Woman of the Century/Vinnie Ream Hoxie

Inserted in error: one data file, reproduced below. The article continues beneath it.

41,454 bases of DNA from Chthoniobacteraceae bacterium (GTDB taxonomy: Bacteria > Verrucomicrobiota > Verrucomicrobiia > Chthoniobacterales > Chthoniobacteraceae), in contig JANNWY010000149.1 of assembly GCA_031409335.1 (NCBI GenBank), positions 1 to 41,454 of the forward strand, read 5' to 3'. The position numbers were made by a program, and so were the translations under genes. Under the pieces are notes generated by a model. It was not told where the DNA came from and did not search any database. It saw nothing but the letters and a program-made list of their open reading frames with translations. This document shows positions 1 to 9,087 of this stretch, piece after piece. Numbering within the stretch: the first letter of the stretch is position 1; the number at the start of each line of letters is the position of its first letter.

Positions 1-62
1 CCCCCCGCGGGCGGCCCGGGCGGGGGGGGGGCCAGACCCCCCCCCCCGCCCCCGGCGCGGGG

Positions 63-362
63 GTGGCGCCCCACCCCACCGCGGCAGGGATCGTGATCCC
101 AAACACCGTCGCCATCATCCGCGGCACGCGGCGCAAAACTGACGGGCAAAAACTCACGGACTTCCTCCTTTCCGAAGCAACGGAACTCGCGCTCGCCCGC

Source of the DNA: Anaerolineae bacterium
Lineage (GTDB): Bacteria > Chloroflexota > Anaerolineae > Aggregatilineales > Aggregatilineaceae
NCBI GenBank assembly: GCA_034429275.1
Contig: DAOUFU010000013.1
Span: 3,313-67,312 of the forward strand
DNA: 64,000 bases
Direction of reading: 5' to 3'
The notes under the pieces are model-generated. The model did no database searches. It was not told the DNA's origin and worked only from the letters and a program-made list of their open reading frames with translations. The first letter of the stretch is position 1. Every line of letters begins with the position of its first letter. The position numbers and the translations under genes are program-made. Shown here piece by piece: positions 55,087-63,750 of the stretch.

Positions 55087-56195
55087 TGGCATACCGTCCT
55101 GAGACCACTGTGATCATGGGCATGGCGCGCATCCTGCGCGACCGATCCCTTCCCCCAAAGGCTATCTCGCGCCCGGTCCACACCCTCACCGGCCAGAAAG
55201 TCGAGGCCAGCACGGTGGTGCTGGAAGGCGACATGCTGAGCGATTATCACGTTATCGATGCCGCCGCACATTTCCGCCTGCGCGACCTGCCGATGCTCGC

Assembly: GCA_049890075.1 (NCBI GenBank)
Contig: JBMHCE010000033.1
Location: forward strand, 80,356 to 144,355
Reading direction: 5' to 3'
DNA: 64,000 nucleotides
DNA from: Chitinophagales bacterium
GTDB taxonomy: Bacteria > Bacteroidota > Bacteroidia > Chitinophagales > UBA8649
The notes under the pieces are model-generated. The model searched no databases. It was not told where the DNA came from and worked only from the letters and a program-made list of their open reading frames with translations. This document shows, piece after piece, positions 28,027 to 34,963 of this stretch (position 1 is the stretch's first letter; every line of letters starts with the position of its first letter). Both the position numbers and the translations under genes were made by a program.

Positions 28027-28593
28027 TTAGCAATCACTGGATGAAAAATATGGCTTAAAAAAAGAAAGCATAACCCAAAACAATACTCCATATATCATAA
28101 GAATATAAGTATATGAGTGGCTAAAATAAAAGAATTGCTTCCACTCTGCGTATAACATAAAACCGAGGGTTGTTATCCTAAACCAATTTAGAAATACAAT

HOXIE, Mrs. Vinnie Ream, sculptor, born in Madison, Wis., 23rd September, 1847. Her father, Robert L. Ream, was register of deeds in Madison at the time of her birth. Her mother was of Scotch descent, and her name was Lavinia McDonald. When fifteen years of age, Vinnie, in two hours, modeled a medallion of an Indian chief so cleverly as at once to attract the attention of Thaddeus Stevens, Hon. John Wentworth and other members of Congress, who insisted upon her studying art. In six months she had modeled such striking likenesses of Reverdy Johnson, Frank P. Blair, General Grant, Parson Brownlow, Senator Voorhees, Gen. Albert Pike and Senator Sherman, that she was taken to President Lincoln, who sat to her for his likeness. When he was assassinated, six months later. Congress gave her a commission to make a life size statue of Abraham Lincoln, which stands in marble in the United States Capitol. She received fifteen-thousand dollars for that work. After finishing the model, she took it to Italy to be transferred to marble, and lived in Rome three years with her parents. There she made many ideal works, and among them a statue of "Miriam," a copy of which she sold to Mrs. Lamer, of Philadelphia, for three-thousand dollars. Her "Indian Girl " was put in bronze and sold, and Vinnie also made another marble bust of Lincoln, for Cornell University, and a bust in marble of Mayor Powell, of Brooklyn, N. Y., which now stands in the city hall of that city. She made a likeness of Mr. Rice, of Maine, in marble, and also put into marble the two fair daughters of Mr. Clark. Congress then appropriated twenty-five-thousand dollars for a bronze statue of Admiral Farragut, and, competing with William Story, Ward, Launt Thompson and many distinguished sculptors, Vinnie Ream won the order. While in Paris, Gustave Doré gave Vinnie a painting by his own hand, inscribed: "Offered to Miss Vinnie Ream, on the part of her affectionate colleague, Gustave Doré." Spurgeon sat in his Tabernacle to her for his likeness, and in Munich, Kaulbach, the great painter, sat to her. In Rome Cardinal Antonelli sat to her for his likeness, and presented her three stone cameos, set in pearls, one very' large and exquisitely beautiful, representing the head of Christ On the inside of the frame was a beautiful inscription to the artist. Liszt sat to Miss Vinnie for his medallion, and gave her many handsome souvenirs. Returning to the United States, her statue of Lincoln was unveiled in the rotunda of the Capitol with many imposing ceremonies, Senator Cullom, of Illinois, and Senator VINNIE REAM HOXIE. Carpenter, of Wisconsin, being the speakers. When Miss Vinnie received the order for the statue of Farragut she worked on the model in the ordnance building of the navy yard, and that statue was cast from the metal of the propeller of the Hartford, his flag-ship. Before the model was finished, she was introduced to Lieutenant Hoxie, a young engineer officer, by General Sherman, and they became engaged and married with the warm approval of General Sherman and Mrs. Farragut. General Sherman gave the bride away, and the wedding was one of the most imposing ever seen in Washington. Lieutenant Hoxie built for them- selves a most artistic home on Karragut Square, and hopes to spend his declining years there, when the distant day of his retirement comes. When the statue of Farragut was unveiled, Senator Voorhees, President Garfield and Horace Maynard spoke. Captain Hoxie is now stationed in the engineering first of Willets Point, New York harbor. Mrs. Hoxie, at the earnest request of her husband, now models only for love, and not for money. She has many such works on hand, and will have several on exhibition in the World's Pair. She devotes a great deal of time to music.